Good Bye, Dawson City (until next year)

Dear Vi,

Our Yukon summer sojourn is over. We drove away from Dawson City two days ago.

Tomorrow will see the Yukon behind us for another winter.

I took a lot of walks, saw two parades, read a lot of books, made my 60,000 word goal on the next novel, made some new friends, and learned some interesting things this summer. And I still haven’t told you what brought us up here in the first place.

It would be so easy to stay and make a home here…so easy to knit myself into the community.

We’ll be back next summer, for four months this time. Four!I’ve got some planning to do! Maybe I’ll teach a dance class, see if any local writers want to get together, join the fitness club, make a quilt by hand, start another novel…

Life is grand and full of possibilities!

Gardening in a Sundress: Retired in the Shuswap

Warning: my beautiful pictures have posted upside down again. I do not understand. sorry for the discombobulation…I hope you will enjoy the post anyway.

The early morning air is cool when I step outside and stand for a moment on the front porch. I’m savouring the start of the day, before heat drives me inside to take refuge under the ceiling fan.

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Noticing the flower pots are thirsty, I uncoil a bit of hose and turn on the tap. Water wand in one hand and coffee cup in the other, I douse the containers before moving on to the small raised garden where zucchini hang off the vines and nasturtiums tumble over the side. The sun is warm, but not too hot to stand under yet, so I uncoil more hose and move along the perennial bed, admiring the plants that I put in when I built the bed last year.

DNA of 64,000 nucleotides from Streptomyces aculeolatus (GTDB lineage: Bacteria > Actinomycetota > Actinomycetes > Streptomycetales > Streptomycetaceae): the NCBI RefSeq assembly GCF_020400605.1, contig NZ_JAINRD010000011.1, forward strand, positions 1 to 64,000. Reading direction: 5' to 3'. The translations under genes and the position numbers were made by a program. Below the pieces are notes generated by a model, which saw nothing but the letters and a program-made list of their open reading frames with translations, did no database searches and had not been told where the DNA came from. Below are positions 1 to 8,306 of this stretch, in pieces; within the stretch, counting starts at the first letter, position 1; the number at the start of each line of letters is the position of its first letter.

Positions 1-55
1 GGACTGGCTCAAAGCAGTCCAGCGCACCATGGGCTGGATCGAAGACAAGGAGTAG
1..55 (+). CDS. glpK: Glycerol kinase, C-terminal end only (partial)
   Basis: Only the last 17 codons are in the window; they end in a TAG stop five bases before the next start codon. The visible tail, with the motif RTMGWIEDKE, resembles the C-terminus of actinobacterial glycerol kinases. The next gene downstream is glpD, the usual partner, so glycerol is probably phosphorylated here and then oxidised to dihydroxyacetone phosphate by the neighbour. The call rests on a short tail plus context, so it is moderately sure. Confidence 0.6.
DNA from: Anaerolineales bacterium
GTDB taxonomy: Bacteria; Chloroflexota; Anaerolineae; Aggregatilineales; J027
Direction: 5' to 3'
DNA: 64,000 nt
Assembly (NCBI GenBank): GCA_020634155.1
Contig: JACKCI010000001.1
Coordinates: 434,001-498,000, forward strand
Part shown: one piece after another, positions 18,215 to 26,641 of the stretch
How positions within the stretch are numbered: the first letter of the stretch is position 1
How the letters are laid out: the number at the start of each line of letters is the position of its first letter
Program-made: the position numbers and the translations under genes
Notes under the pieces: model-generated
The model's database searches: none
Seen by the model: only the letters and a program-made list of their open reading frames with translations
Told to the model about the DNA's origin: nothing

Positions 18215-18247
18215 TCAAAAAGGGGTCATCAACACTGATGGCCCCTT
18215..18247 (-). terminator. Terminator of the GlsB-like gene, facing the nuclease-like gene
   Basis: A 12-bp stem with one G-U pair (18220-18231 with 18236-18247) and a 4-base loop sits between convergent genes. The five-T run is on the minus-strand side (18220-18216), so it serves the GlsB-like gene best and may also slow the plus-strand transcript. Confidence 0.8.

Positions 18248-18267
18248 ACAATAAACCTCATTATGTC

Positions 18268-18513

IMG_0033I need to research August-blooming plants because there isn’t a lot of colour in the perennial bed at the moment But, I note how each plant has grown and imagine how it will look after another two years pass. I remember reading that a perennial bed takes three years to mature. It won’t be until the fourth summer that it will be in its full glory.

IMG_0041I wander down the length of the bed slowly until I reach the friendship rose, a Blanc de Coubert Rugosa that I brought with me from Whitehorse. I call it the friendship rose because years ago, three of us (Kim, Candy & I) used to get together at each others homes over the summer for tea and a garden tour. We’d admire the progress of our gardens, dream over seed catalogues, plan for the next year. Sometimes we’d go out for lunch or visit a garden center. One time, on the spur of the moment, we all bought the same rose bush. Kim and I have remained in touch, but I haven’t seen Candy in years. I wonder if she still has hers? Sadly, although it is a zone 3 plant, the Yukon is not the ideal climate for a Blanc de Coubert, and my poor little bush just barely survived. It hardly grew larger than it was the day we bought it. Kim’s rose has fared equally poorly. When we moved, I couldn’t bear to leave it behind, so I dug it up and brought it with me. In two summers, the rose has already doubled in size.  A little bit of the Yukon in Sunnybrae. 🙂